Giorgio Agamben on coronavirus: “The enemy is not outside, it is within us.”

Share

“What is a society that has no value other than survival?” Giorgio Agamben asks, in this piece published today in Italian on the blog Quodlibet.  The essay was republished on Medium, and in an authorized translation by Adam Kotsko , who described it as the important European philosopher’s “indirect response to the controversy surrounding his article about the response to coronavirus in Italy.” It was also included in the European Journal of Psychoanlysis, in a round-up of thoughts on “Coronavirus and Philosophers,” and from there to Facebook, where it came to my attention: 

Fear is a poor advisor, but it causes many things to appear that one pretended not to see. The problem is not to give opinions on the gravity of the disease, but to ask about the ethical and political consequences of the epidemic. The first thing that the wave of panic that has paralyzed the country obviously shows is that our society no longer believes in anything but bare life. It is obvious that Italians are disposed to sacrifice practically everything — the normal conditions of life, social relationships, work, even friendships, affections, and religious and political convictions — to the danger of getting sick. Bare life — and the danger of losing it — is not something that unites people, but blinds and separates them. Other human beings, as in the plague described in Alessandro Manzoni’s novel, are now seen solely as possible spreaders of the plague whom one must avoid at all costs and from whom one needs to keep oneself at a distance of at least a meter. The dead — our dead — do not have a right to a funeral and it is not clear what will happen to the bodies of our loved ones. Our neighbor has been cancelled and it is curious that churches remain silent on the subject. What do human relationships become in a country that habituates itself to live in this way for who knows how long? And what is a society that has no value other than survival?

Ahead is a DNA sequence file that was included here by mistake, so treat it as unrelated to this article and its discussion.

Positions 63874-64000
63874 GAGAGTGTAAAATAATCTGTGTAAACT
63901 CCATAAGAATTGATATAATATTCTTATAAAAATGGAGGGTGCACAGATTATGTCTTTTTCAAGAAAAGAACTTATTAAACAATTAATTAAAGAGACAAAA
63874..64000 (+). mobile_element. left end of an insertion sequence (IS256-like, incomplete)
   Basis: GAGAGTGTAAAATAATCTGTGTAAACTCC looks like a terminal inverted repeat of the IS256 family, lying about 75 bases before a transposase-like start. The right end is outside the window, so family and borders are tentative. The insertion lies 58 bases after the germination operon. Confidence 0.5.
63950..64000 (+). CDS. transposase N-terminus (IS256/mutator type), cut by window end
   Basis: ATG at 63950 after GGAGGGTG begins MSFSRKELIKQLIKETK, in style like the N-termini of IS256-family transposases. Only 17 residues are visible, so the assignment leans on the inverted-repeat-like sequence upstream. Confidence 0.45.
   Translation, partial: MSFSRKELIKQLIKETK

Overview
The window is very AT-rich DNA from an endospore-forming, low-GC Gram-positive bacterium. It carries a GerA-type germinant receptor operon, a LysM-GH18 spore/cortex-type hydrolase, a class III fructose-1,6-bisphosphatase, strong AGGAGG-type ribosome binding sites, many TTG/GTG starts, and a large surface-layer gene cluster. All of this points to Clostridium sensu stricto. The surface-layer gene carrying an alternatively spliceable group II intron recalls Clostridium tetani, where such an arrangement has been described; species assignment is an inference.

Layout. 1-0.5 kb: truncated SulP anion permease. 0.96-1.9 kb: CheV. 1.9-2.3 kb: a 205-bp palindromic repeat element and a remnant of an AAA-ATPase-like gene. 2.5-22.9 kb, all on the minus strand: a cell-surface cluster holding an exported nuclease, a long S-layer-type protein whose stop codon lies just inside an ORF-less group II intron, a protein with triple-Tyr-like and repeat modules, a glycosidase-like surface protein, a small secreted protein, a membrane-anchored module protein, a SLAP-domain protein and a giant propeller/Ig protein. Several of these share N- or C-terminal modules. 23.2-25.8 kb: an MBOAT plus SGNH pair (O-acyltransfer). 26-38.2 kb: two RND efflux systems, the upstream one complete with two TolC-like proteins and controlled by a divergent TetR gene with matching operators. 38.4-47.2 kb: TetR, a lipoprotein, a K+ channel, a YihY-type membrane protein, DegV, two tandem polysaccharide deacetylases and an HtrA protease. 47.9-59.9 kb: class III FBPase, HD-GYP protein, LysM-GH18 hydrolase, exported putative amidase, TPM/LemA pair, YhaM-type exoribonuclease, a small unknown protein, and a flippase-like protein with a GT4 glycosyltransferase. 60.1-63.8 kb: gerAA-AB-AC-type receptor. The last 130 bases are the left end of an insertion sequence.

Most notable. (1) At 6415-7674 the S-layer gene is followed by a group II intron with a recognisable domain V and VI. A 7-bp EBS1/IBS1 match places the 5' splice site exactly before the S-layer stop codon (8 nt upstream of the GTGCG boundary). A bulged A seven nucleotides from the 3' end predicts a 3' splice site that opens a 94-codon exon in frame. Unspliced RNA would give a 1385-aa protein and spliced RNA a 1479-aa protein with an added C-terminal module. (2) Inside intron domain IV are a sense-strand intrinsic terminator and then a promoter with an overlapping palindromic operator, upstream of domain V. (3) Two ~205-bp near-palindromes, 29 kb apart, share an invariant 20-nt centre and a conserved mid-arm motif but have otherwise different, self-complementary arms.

The other thing, no less disquieting than the first, that the epidemic has caused to appear with clarity is that the state of exception, to which governments have habituated us for some time, has truly become the normal condition. There have been more serious epidemics in the past, but no one ever thought for that reason to declare a state of emergency like the current one, which prevents us even from moving. People have been so habituated to live in conditions of perennial crisis and perennial emergency that they don’t seem to notice that their life has been reduced to a purely biological condition and has not only every social and political dimension, but also human and affective. A society that lives in a perennial state of emergency cannot be a free society. We in fact live in a society that has sacrificed freedom to so-called “reasons of security” and has therefore condemned itself to live in a perennial state of fear and insecurity.

It is not surprising that for the virus one speaks of war. The emergency measures obligate us in fact to life in conditions of curfew. But a war with an invisible enemy that can lurk in every other person is the most absurd of wars. It is, in reality, a civil war. The enemy is not outside, it is within us.